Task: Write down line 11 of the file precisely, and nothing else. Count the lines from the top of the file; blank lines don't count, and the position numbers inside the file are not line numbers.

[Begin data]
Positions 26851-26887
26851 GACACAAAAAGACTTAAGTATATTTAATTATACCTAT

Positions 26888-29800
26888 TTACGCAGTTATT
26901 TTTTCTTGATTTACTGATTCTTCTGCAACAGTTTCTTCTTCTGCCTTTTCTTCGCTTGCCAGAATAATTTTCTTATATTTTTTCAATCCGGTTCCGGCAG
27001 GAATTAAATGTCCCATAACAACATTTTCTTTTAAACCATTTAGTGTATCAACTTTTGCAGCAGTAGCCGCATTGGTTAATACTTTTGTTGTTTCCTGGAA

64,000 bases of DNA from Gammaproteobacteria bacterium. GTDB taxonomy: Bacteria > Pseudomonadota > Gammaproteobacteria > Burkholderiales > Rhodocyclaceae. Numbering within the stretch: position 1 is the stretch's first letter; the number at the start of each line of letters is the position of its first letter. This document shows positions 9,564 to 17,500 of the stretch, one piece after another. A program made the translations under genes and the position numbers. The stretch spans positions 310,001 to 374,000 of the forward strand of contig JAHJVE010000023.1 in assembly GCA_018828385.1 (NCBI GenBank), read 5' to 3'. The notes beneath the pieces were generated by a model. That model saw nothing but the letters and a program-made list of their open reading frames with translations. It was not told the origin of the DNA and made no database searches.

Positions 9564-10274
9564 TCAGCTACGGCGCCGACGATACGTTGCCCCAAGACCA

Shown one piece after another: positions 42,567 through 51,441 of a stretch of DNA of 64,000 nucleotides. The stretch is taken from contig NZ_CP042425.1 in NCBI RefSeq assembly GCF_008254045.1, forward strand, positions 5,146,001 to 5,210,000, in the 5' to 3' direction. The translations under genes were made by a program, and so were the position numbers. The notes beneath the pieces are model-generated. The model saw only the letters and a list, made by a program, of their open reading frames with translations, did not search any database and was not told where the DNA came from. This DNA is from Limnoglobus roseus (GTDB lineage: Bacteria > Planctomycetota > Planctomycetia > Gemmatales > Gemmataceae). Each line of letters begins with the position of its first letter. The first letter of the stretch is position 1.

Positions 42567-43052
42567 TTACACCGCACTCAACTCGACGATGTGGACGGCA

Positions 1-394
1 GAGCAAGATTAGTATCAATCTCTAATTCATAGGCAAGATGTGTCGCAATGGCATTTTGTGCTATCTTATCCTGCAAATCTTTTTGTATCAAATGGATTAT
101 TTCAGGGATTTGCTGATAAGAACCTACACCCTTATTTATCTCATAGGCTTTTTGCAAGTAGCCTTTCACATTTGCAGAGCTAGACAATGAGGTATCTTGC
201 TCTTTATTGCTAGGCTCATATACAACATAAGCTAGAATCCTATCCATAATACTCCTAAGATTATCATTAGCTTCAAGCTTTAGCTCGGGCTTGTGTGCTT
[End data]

Positions 42567-43052